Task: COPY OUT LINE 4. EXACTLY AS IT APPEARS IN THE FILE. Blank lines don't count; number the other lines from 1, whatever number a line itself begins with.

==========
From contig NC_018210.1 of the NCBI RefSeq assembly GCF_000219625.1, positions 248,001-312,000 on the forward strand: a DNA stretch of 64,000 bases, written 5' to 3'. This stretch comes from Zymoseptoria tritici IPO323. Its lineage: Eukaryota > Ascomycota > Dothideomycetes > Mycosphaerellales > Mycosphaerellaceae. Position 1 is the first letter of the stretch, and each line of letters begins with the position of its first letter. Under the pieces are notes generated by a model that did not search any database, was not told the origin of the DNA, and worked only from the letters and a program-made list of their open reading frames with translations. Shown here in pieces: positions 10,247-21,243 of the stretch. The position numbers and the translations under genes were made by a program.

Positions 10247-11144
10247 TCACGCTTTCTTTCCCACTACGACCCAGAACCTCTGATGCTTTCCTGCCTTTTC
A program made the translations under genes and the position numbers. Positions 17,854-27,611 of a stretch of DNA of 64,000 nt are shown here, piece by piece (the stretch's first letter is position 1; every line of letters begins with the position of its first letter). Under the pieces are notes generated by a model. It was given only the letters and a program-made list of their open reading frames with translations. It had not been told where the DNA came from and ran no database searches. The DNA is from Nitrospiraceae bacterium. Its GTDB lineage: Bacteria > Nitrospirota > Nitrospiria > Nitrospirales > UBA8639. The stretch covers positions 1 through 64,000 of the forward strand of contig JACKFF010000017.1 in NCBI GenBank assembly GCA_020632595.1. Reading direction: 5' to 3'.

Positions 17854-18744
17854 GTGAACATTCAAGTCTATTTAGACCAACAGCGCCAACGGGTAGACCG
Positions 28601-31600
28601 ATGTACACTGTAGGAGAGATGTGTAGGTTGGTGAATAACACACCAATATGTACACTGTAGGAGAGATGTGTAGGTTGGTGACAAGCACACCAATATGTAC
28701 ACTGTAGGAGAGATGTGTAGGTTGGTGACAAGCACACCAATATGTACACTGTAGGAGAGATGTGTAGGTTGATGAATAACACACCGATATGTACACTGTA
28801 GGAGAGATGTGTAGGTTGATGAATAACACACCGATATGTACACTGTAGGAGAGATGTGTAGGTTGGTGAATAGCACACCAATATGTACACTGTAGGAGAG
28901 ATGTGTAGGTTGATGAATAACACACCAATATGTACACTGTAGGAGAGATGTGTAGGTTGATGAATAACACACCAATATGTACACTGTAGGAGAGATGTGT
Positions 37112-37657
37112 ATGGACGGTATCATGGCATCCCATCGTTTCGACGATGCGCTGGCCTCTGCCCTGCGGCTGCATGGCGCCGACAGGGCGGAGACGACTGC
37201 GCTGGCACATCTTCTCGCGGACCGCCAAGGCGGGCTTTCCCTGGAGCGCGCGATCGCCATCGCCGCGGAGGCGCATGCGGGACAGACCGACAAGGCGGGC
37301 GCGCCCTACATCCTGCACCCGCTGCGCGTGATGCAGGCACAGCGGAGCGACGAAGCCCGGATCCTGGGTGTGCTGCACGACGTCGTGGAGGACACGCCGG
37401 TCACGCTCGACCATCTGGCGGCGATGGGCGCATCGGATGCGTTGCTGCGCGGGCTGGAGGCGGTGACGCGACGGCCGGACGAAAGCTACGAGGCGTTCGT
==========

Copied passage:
A program made the translations under genes and the position numbers. Positions 17,854-27,611 of a stretch of DNA of 64,000 nt are shown here, piece by piece (the stretch's first letter is position 1; every line of letters begins with the position of its first letter). Under the pieces are notes generated by a model. It was given only the letters and a program-made list of their open reading frames with translations. It had not been told where the DNA came from and ran no database searches. The DNA is from Nitrospiraceae bacterium. Its GTDB lineage: Bacteria > Nitrospirota > Nitrospiria > Nitrospirales > UBA8639. The stretch covers positions 1 through 64,000 of the forward strand of contig JACKFF010000017.1 in NCBI GenBank assembly GCA_020632595.1. Reading direction: 5' to 3'.